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Thursday, December 28, 1956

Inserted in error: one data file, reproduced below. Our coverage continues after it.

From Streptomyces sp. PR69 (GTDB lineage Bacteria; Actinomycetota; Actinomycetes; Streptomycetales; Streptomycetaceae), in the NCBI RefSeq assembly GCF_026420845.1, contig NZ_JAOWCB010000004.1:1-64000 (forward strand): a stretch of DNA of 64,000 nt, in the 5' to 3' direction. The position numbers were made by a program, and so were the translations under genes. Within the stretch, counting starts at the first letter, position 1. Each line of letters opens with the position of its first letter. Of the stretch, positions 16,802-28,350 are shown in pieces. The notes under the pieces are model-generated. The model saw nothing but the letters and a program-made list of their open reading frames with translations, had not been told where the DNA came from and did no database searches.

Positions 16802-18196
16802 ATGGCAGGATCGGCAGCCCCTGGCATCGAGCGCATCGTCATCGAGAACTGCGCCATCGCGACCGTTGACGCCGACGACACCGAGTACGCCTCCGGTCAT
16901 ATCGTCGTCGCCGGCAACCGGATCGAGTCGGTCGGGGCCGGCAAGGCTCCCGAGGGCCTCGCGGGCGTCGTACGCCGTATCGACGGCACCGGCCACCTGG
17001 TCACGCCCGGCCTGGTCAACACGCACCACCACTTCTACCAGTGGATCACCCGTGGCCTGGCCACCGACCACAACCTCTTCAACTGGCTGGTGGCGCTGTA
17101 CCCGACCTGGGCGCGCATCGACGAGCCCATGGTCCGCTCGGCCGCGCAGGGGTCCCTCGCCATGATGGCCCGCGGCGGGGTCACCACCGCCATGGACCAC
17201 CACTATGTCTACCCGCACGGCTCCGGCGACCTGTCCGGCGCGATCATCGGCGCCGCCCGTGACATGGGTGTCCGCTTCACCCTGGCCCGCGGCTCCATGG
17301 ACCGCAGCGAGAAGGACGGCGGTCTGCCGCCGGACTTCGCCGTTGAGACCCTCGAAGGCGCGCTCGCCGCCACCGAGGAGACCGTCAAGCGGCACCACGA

Cables Support To Acheson Truman Backs Secretary Washington (LPA)—In a cable to Dean Acheson, Dec. 19, Pres ident Philip Murray expressed his organization’s full support of the embattled Secretary of State. Acheson received the cable in Brussels, Belgium, where he was engaged in negotiating the estab lishment of a North Atlantic Pact army to be commanded by General Dwight Eisenhower. “We deplore the irresponsible and unsubstantiated attacks upon you at this time while you are engaged in representing our nation in these important negotiations,” Murray said. “We are confident that you will do all in your power to bring the Brussels meeting of the North Atlantic Council to a successful conclusion.” On the eve of Acheson’s depar ture for Brussels, Republicans in House and Senate passed party resolutions urging the Secretary’s ouster on the ground that he’d lost the nation’s confidence. Stories from Europe immediately indicated that Acheson’s bargaining position had been undermined by the GOP action. Acheson has been under fire for nearly a year from GOP Sen ator Joe McCarthy of Wisconsin, William Knowland of California, William Jenner of Indiana and others. They have charged him and General Marshall with appeasing the Communists in the Far East. They have also accused Acheson of harboring Communists in gov ejpment and of virtually being a Communist himself. Acheson’s admirers have count ered strongly by pointing out that he was the chief author of the Marshall Plan to forestall Com munism in Europe, a constant foe of Communism in Asia and invent or of a maneuver by which the Russians were outflanked recently in the United Nations. After the Congressional Repub licans (with a few dissenting voices) demanded Acheson’s dis missal, his friends at home began to speak up loudly in his behalf. Loudest voice of all was that of President Truman. Said the Chief Executive at his Dec. 19 press con ference: “There have been new attacks within the past week against Sec retary of State Acheson. I have been asked to remove him from of fice. The authors of this sugges tion claim that this would be good for the country. “How our position in the world would be improved by the retire ment of Dean Acheson from public life is beyond me. Mr. Acheson has helped shape and carry out our policy of resistance to Communist imperialism. From the time of our sharing of arms with Greece and Turkey nearly four years ago, anil coming down to the recent moment when he advised me to resist the Communist invasion of South NOW is the time to save of Never was there a time greater incentive to save regul arly from every pay check. Every dollar of your “money in the bank” will be a bigger dollar capable of buying more of the things you want later on. Never was there a better time to come in and see us about starting a savings account. You’ll find a friendly welcome. SAVE now at First National Member FDIC East Liverpool’s Oldest Bank Phone 914 for happier SPENDING later Korea, no official in our govern ment has been more alive to Com munism’s threat to freedom or more forceful in resisting it. “It was the same sort of thing that happened to Seward. (Ed note: William H. Seward was Secretary of State in the 1860’s.) Lincoln was asked by a group of Republi cans to dismiss Secretary of State Seward. He refused. So do I re fuse to dismiss Acheson. “If I did anything else, it would weaken the firm and vigorous posi tion this country has taken against Communist aggression. If those groups attacking our foreign policy and Mr. Acheson have any alter native policies to offer, they should disclose them. They owe it to their country. This is a time for hard facts and close thinking. It is not a time for vagde charges and pious generalities. There are some Re publicans who recognize the facts and the true reason for these at tacks on Secretary of son and who do not their colleagues. “This nation needs of all its people. This great peril. It is a time for unity, for real bi-partisanship. It is a time for making use of the great talents of men like Dean Acheson. Communism—not our own country —would be served by losing him.” The SEC defines liquid saving as “saving in the form of currency and bank deposits, equity in sav ings and loan associations, private and government insurance and pen sion reserves, securities, and re payment of mortgage debt and other consumer debt.” The SEC reported “moftgage debt" of individuals increased $1.8 billion in the third quarter of 1950, a new record rate. Other consum er debt also showed a substantial increase, $1.7 billion.” Time and savings deposits de clined a record of $800 million and currency holdings decreased about $100 million. Whereas “net security holdings” of individuals went up $100 million in the third quarter of 1949, they went down $300 million in the third quarter of 1950. The drop was most marked in holdings of US government securities. The folks are cashing in their bonds, and not buying new ones. Buy Union-Made goods from others as you would have them pay Union wages unto you! Demand the Union Label. Fumiture—Stoves Bedding—Curtains Drapery—Rugs—Carpets Paint—Appliances Dinner & Cooking Ware Seven Floors of Quality Furniture and AU Furnishings To Make a House a Comfortable Homo Established 1880 East Liverpool Ohio Convenient Terms CROOK’S •*THE BEST PLACE TO BUY AFTER ALL' i- .- State Ache agree with the wisdom is a time of Liquid Savings Drops Lowest In 3rd Quarter are and the Washington (LPA)—Prices going up, taxes have gone up are going up a lot more and people have virtually no money put away. Worse, they’re in hock up to their ears. That is the gist of a report by the Securities and Exchange Com mission on “Volume and Composi tion of Individuals’ Saving, July Sept. 1950.” The report shows that the public’s liquid saving has melt ed away to a nominal level. The report shows that total liquid saving of individuals in the third quarter of 1950 was $100 million. In the same period in 1949 the fig ure was $1.4 billion. That’s a drop of $1.3 billion. Liquid saving in 1950 was less than one-fifth of 1 percent of income after taxes, com pared with a rate of over 2 percent in 1949 and 6 percent before the war. Put another way, the rate of liquid saving before the war was 30 times that of this year, and in 1949 it was 10 times what it has been in 1950. -OwwwW Mfr. A MAKE MOMENTOUS DECISIONS Washington President Truman and Prime Minister Clement Attlee of Great Britain, who is a dues-paying member of Great Britain’s Clerical and Administra tive Workers Unions, reach accord in prosecuting the war against Communism in Korea and strengthening defenses in Europe against Soviet Russia. ILO GROUP SUGGESTS PLAN TO BENEFIT PLANTATION WORKERS Washington, D. C. (ILNS). A series of recommendations aim ed at improving the living and working conditions of plantation workers throughout the world were adopted at the first session of the International Labor Organization’s Committee on Work gnd Planta tions, recently held at Bandoeng, Indonesia. The committee’s proposals, which included organization of plantation workers, unions, were embodied in a series of resolutions which will go before the ILO’s governing body meeting in Geneva next Feb ruary for necessary action. 10-Point Program Asked In the resolutions, the commit tee: (1) Requested the ILO to un dertake a number of studies relat ing to the conditions of’plantation workers (2) Recommended that provision of medical foods free or at concession rates to counteract nutritional diseases (3) Urged the extension to plantation workers of legislation providing for maternity protection and for compensation of employment injuries (4) Urged that food and clothing not be sold by employers at a profit, and that cooperatives stores be extended (5) Recommended national legisla tion to assure hygienic and com fortable houses (6) Urged that employers should provide free medical services where they are not provided by the state (7) Urged that workers should organ ize themselves into independent and democratically controlled unions, and that employers should remove any existing hindrances to trade union organization (8) De clared that wages should provide an adequate living standard for the worker’s family (9) Recommended that professional recruiting shoudl be abolished as soon as practicable (10) Proposed the abolishment of penal sanctions for breaches of work contracts. The committee meeting was at tended by government, employer and worker representatives from 12 countries: Belgium, Ceylon, Cuba, France, India, Indonesia, Liberia, the Netherlands, Pakistan, the Philippines, Portugal and the United Kingdom, with an observer delegation from Viet Nam, as well as from the United Nations and UN agencies. Betterment Held Urgent Minister of Labor Suroso of In donesia told the delegates that it was “clear that standards of living and working conditions dating back to colonial times” were no longer acceptable. He said his government therefore “intended to complete the revision of our old labor legis lation.” V. K. R. Menon, secretary of the Indian Ministry of Labor and chair man of the committee, said that “betterment of life in the South east Asia region, which employs 95 percent of the world’s total plantation labor, is a matter of particular urgency.” The committee examined basic problems common to plantation workers, and discussed methods of securing, within the framework of the ILO, consideration of the spec ial problems of the different branches of plantation workers. Jef Rens, assistant director-general of the International Labor Office, said that it was the ILO’s “earnest wish” that the committee would contribute to reducing “the still excessive differences in social con ditions between the industrial workers of Europe and the agri cultural workers of Asia and Latin i America.” WHAT NEXT? A new wool spinning device, which experts say may prove the most revolutionary invention since the mechanical spinning jenny, is being tested at Bradford, England. The device is expected to simplify wool spinning and save time and labor. No details have been made public, but the invention is said to eliminate 3 or 4 operations now necessary in worsted spinning. It is expected |o cheapen production costs and release for other work labor now required in spinning op erations. Ask for Union Labeled merchan dise. THE POTTERS HERALD. EAST LIVERPOOL. OHIO i ,* r- 7 1 v '-L- y-4 J-7' Comment On World Events Peace through revolution. That’s the arresting idea of Boris Shuh, explained in “The Choice,”- a new book published by Duell, Sloane and Pearce. Shub tackles the nightmare now haunting the peoples of the u’orld —is a third world war inevitable? Honest folks everywhere debate the prospects and venture their prophesies. All agree that we have to be prepared and strong—that time must not be wasted. They rea son that since the Kremlin is the source of the danger, the Kremlin will be the one to cast the die. And therefore nothing can be done to stop it. Boris Shub is different—he already smelled success—and be lieves something can be done. Labor Reports of New York says that Shub “knows the Russian peo ple intimately, speaks their lan guage and has an up to date in sight into their frame of mind. They dream of freedom and hate the Stalin tyranny. But they think they have no friends or allies and so must put up with their masters as long as they are too isolated to make a change by themselves.* Labor Reports goes on to say “Shub proposes a revolutionary weapon: the F-Bomb. ‘F’ stands for FRIENDSHIP with the Russ ian people. He advocates that the free world spend a portion of its defense resources to give the Russ ian people a new faith in a better future, to encourage and strength en their forces of revolt, and to weld a bond of FRIENDSHIP be tween them and their freedom-lov ing allies outside. “A Kremlin that is uncertain of its people is bound to retreat. In ternal weakness is a powerful seda tive. “On a small scale the Shub plan proved successful in Germany. The techniques were worked out and applied during the critical days of the Berlin blockade. On a larger scale the plan may make World War III not as inevitable as many believe. No other country knows better than Russia the danger of fighting on two fronts—against the enemy within and the enemy without. “The Choice’ unveils the inner workings of the present day Russ ian, the techniques used to reach him, and outlines a program to re duce the Kremlin to its real size. Trade unionists who are interest ed in the international scene will find this volume a challenge and a treat.” Speaking of Russians as inven tors the farcial pronouncements in Moscow’s press to the effect that the Kremlin’s subjects were the original inventors of railroads, steamboats, electric lighting, tele graph, radio, airplanes and a mul titude of other modern gadgets ap pear doubly amusing in the light of a quotation from one of Tur genev’s best known novels, “A House of Gentlefolk,” written about 80 years ago. Panshin, one of the characters in that novel, thus addresses himself to a group of his friends: “Russia has fallen behind Europe we must drive her on. It is maintained that we are young—that’s nonsense. Moreover, we have no inventive ness: Homakov (another leading character in the Turgetaev story) himself admits that we have not even invented mousetraps. Consequently, whether we will or no, we must borrow from others.” Panshin’s remarks were not dis puted by his audience.—M. D. Danish, in “Pins and Needles” column of Justice, International Ladies’ Garment Workers’ Union. Pittsburgh Drivers End Strike Pittsburgh (LPA)—After a 29 day strike, drivers for Pittsburgh’.' thrtfe largest department stores have won a 20-cent pay raise and cut their work week from 43 to 40 hours. More than 500 members of the AFL Teamsters union are cov ered by the three-year contract, which is retroactive to Nov. 1. AFL Certain To Pledge No Strikes If President Asks Washington, D. C. (ILNS). The American Federation of I the United Labor Policy Commit Labor’s 8,600,000 members will forego strikes during the national emergency if President Truman asks them to, AFL President Will iam Green pledged on the federa tion’s weekly radio program. Green declared he was certain AFL members would “respond fully” to a presidential request for no strikes and pointed out that he gave a no-strike pledge during World War II, as did Philip Mur ray, president of the Congress of Industrial Organization. John L. Lewis, president of the United Mine Workers, was the only labor leader to refrain. Urges Wage Parity The AFL chief said that labor is “ready to go more than half way” in joining with management and farmers in programs to increase defense production. But he added that before any wage stabilization program is put into effect, labor wants pay brought into parity with prices. He admitted, however, that “some form” of wage stabilization may be inevitable. He noted that the AFL, CIO, railroad brotherhoods and the inde pendent International Association of Machinists have banded to form President Walter P. Reuther, of the Auto Workers, appearing be fore the Wage Stabilization Board suggested that the Board accept the pattern established in current auto contracts. The pacts provide cost-of-living raises whenever prices go up, as well as annual “improvement” raige, to give work ers some of the gravy from higher productivity. Reuther declared about a third of the nation’s production workers are already covered by such agree ments, and declared that the dis puted provisions “both are essent ial tools with which we can achieve economic stability and maximum defense and essential civilian pro duction.” They would not be inflationary, he said, because “effective price controls will make cost of living wage increases unnecessary” and the higher productivity, “on which the annual base rate increases are promised, itself provides the means for meeting such increases without raising prices.” To tamper w’ith the auto con tracts, he said, would make the wage board “a party to a disastrous unstabilizing of wages in the one great sector of the American in dustrial economy in which wages have been successfully stabilized for five years to come.” Aircraft and agricultural implement work Medical Association Trying To Rewrite History Says Biemiller Biemiller recalled that the AMA, on the issue of federal aiiLto medi cal schools, has changed its mind four times that after approving a Senate bill, the AMA blocked ex actly the same bill in the House. He noted that although the AMA said Biemiller and the CIO lied about the AMA position, there were sup porting statements from medical educators arid deans, a number of professional groups, the Hoover Commission, and the press, includ ing Collier’s, Harper’s, the Atlan tic Monthly, Nation, New Republic, NY Times, Louisville Courier Journal, and NY Post. Biemiller documented another charge that Dr. Henderson called an outright lie. That was that the AMA had fought bitterly against voluntary plans when first propos ed, and still harasses consumer operated plans. He quoted the proof from the AMA Journal and other AMA publications. He quoted a' 1948 speech by Dr. Paul Hawley, chief executive officer of the Blue1 Gross and the Blue Shield Com missions. Hawley called on thej medical profession to at once ‘cease its double-talk and double dealing with the voluntary non profit prepayment plans, and throw its influence squarely and honest ly behind those plans.” Unless the medics did so, Hawley predicted, ‘we are going to have compulsory tee to make .mobilization and stab ilization recommendations to the government. The committee hopes to draw up a “fair and equitable” price-wage policy, Green said and submit it to the White House soon. Warning to Teamsters Indianapolis (ILNS).—A warn ing against wildcat strikes was given by Daniel J. Tobin, president of the International Brotherhood of Teamsters in a statement issued here. Tobin said that about half a million members of the brotherhood are involved in 2-year contracts expiring at the end of December. “I am ordering my union mem bers to remain at work until their requests for stoppages are granted by the international unions,” he announced. Tobin sharply criticized the unau thorized strike of railroad yard workers and said he was protesting to W. P. Kennedy, president of the Brotherhood of Railroad Trainmen. He said the strike should be ended “as soon as possible in the inter ests of humanity.” Tobin’s protest was sent a few hours before the walkout ended. HEAD OF AUTO WORKERS OFFERS PLAN FOR STABILIZING WAGES Washington (LPA)—The gov-' emment has been offered a for mula for stabilizing wages during the emergency without lowering the standard of the American wage earner. ers are included in the UAW’s ranks. In a statement to the press, Reuther said that “we shall suc cessfully meet the challenge of Communist tyranny and make free dom secure in the world only if we achieve all-out mobilization of our human ami material resource-. This will require overall long range planning and use of our total re sources. “Unrelated pin-point attacks and improvisation on the anti-inflation front will complicate, not facilitate, the job ahead.” The auto union chief released a letter sent to Economic Stabiliza tion Administrator Alan Valentine, nearly six weeks ago. In it, he outlined the facts, and warned that if government action, under wage stabilization or otherwise, cripples any of these provisions, the entire contracts will be considered can celled, and subject to renegotiation. “It is our firm conviction,” he said, “that such wage agreements are not only thoroughly compatible with, but also reflect some of the equities that are indispensable in gredients of any program of wage stabilization in a democracy.” With the world situation we face, there’s no telling how long we’ll be in this thing, Reuther pointed out. “Therefore,” he said, “the long range equity of workers and low-income groups must be considered in a different light than might be the case if the emergency were of a short or definable dura tion.” Washington (LPA) Rep. An-* 77" drew J. Biemiller (D, Wis.) laid it government health insurance with- on the line in the House Dee. 20. He gave a detailed reply to Dr. Elmer Henderson, president of the American Medical Association, who had charged a previous Biemiller speech contained “outright lies.” Biemiller has been one of the Administration stalwarts backing health legislation. He said Hender son’s reply to him was an attempt to rewrite American medical his tory. He called the AMA record “one of almost unparalleled opposi tion to social and economic pro gress, blindness to need, and resist ance to reform.” One by one, Bie miller quoted the Henderson con tentions, and then gave the facts. in three years.” Biemiller quoted another Hend erson statement that “the Asso ciation never opposed the principle of workmen’s compensation legis lation.” In reply, Biemiller quoted from a book by Carl Malmberg, former information specialist for the US Public Health Service and former chief investigator for the US Senate subcommittee on health and education. Said Malmberg: “The medical societies w’ere among the most bitter opponents of work men’s compensation w’hen it was first proposed.” Biemiller also cited his authority for listing organized medicine’s op position to free vaccination again.-t diphtheria and other contagious diseases, to venereal disease clinics, to the development of public health techniques for halting other com- municable diseases, to local public health units, and to the civilian blood bank system of the Red Cross, DEFENSE BOSS Charles E. Wilson (above) has resigned as president of General Electric to head the new Office of Defense Mobilization. ODM will direct the entire defense production program. ■. •4-,‘ U. OF ILLINOIS HOLDS LABOR CONFERENCE—Two AFL officials discuss entral Labor Union activities with W. Ellison Chalmers (left), director of the University of Illinois Institute of Labor & Industrial Relations. They are Ruben Soderstrou (center), president of the state federation, and Stanley Johnson, secretary-treasurer. John son introduced James A. Brownlow, president of the AFL Metal Trades Dep’t., main speaker at the two-day conference. Conferees Agree On EPT Bill To Raise $3.3 Billion Washington (LPA)—House and Senate conferees compromised Dec. 22 on an excess profits bill which would raise more than either cham ber had provided, but which fell far below what labor had called for. The compromise will raise an estimated $3.3 billion a year. The House version called for $3 billion, and the Senate version for $3.2 billion. Both versions have been condemned by labor as far too low, and both measures have been as sailed by labor as inadequate in other respects. ’The compromise measure raises the normal corporation tax from 45 percent to 47 percent, which would mean a tax of 77 percent on earn ings defined as excess profits. The House version had called for a tax of 75 percent on excess profits, and made no provision for raising the regular corporate tax. The House had set a ceiling of 67 percent on total taxes, and the Senate had set 60 percent. The compromise was 62 percent. However, the Senate had eased many of the House definitions of what constitutes excess profits. The net result is that profits 85 per cent of the best three of the four years 1946-49 will be called normal, and the rest will be excess. The compromise sets an expira tion date of July 1, 1953. The Sen ate bill had set Jan. 1, 1953, and the House had set no termination date. The Senate promptly approved the compromise, by voice vote, without debate. The House will not act on the compromise measure until Jan. 1. ‘No Appeasement,’ Says AFL Review Washington (LPA) ‘Moscow has chosen the Far East for its first vital decision in its war for world conquest,” says the AFL Monthly Survey. “If we fail to stand by the people who long to preserve their freedom there, the next step will be invasion of Eu rope and of Japan. “We cannot afford to yield fur ther, either in negotiations or on the battlefield, to communist de mands to control Korea anil For mosa, nor can we reward the seiz ure of power by the Soviet Chinese with a membership in the United Nations. Our government has taken the position of no appease ment therefore we should rally all free nations to oppose admission of Communist China before we use the veto against their entry to pro tect basic UN principles of free dom.” Accordingly, says the Survey, we must move swiftly. At home, free institutions should be strengthened by “proper labor-management rep-1 resentation in defense industries” and communist subversion and sab-1 otage must be guarded against. In the world, the Voice of America must carry our message of resist ance to tyranny to offset Soviet propaganda. In addition, the US must support those fighting for freedom in both Europe and the Far East, the AFL publication declares. At the same time, the military forces of the At-' lantic Pact nations should be mo bilized with the Germans partici pating and the Schuman Plan for steel should be put into effect to speed European unity. Samuel Gompers, first president and founder of the AFL, is quoted as having said: “Only people whoi are willing to maintain their rights' and defend their freedom are worthy of those privileges.” That’s why the US must be “clear and strung in moral issues” inside the United Nations, the Survey says. So far as the Far East is con cerned, the Survey thinks the com munists have seized power in China but haven’t subjugated the Chinese people. It believes that anti-coin munist Chinese are eager to “throw out the Moscow agents who con trol only the Red Chinese Army, the highways, transportation and a few cities.” In addition, there will be thousands of desertions from the Red Chinese Army if the West stands solidly behind anti-commun ist forces, the monthly magazine concludes. Ask for Union Labeled merchan dise. PAGE FIVE Illinois Labor's Political! Future I .1 I (From AFL Auto Worker) Never has the American Federa tion of Labor given more thought and effort to a political project than it did in mobilizing its mem bers for the 1950 elections. Never before have all sections of the labor movement—the AFL, the CIO, the Machinists, the Railway Brotherhoods, and the Independents —worked together so closely and in such harmony. Never have labor unions held such high hopes that a venture would be crowned with success. In light of these facts, what hap pened After many hours of discussion and thorough study of the election returns it must be clear to every one that the major factor in the disappointing outcome was that we did not persuade enough members of the labor movement to register and vote. It is as direct and as simple an explanation as that. The rank and file members of our unions did not consider their true interests, politically, to be what their leaders said that they were, and which we should all now be convinced really are. Surely we cannot be wrong in our position that labor should elect its friends and defeat its enemies. Evidently, we did not work hard enough—despite our increased ac tivity this year over other years. We did not work hard enough in our political education job and, more important, at our organiza tional job. Consequently, the international union is recommending that all sections of the United Automobile Workers of America, AFL, call conferences early in January for every steward and executive board member of every local. We recom mend that the one item on the agenda be a consideration of the mechanics necessary to establish a union member as captain of every city precinct or comparable poli tical unit in rural districts. Simple directives should be given to these precinct workers to help them in getting acquainted with the families in their district. Ob viously, one of the points of in formation which should be card catalogued as soon as possible by each precinct leader, is the poli tical preference of every member of each family. For the present, the openly anti labor citizens can be forgotten we will have a large enough job for the next two years just getting better acquainted with the pro labor citizens as well as the inde pendent and undecided voters. These regional conferences must set up machinery to check quarter ly or more frequently, activities of these political stewards. If they fail to function, they must be re placed, just as the plant steward who does not do his job well is re placed. Most important, these leaders in a relatively new field for labor must be given the prestige, honor, and co-operation of a local union president or chief shop steward. If we do this, organized labor can win in 1952. SOVIET EMBASSY DOESN’T DESERVE UNION LABOR Washington (LPA)—The Soviet Embassy doesn’t deserve to bene fit by the skill that only union men and union contractors could give, according to AFL Plumbers and Fitters, notes John Herling, editor of Herling’s Labor Letter. “So, let them use scabs,” he says. Herling was commenting on the recent furor caused by the revela tion that in the installation of fire hose outlets at the Embassy, non union labor was used. SHIP WORKERS WIN UNION SHOP POLL AT BETHLEHEM Baltimore (LPA) —*Shipbuilding Workers at eight Bethlehem yards have won a union shop election, ten to one. The ship workers are now negotiating for a wage raise, which union officials say is necessary to keep skilled workers from leaving for other industries. Of 15,415 eligible to vote in the NLRB poll, 10,599 cast their bal lots in favor of a union shop 1043 against.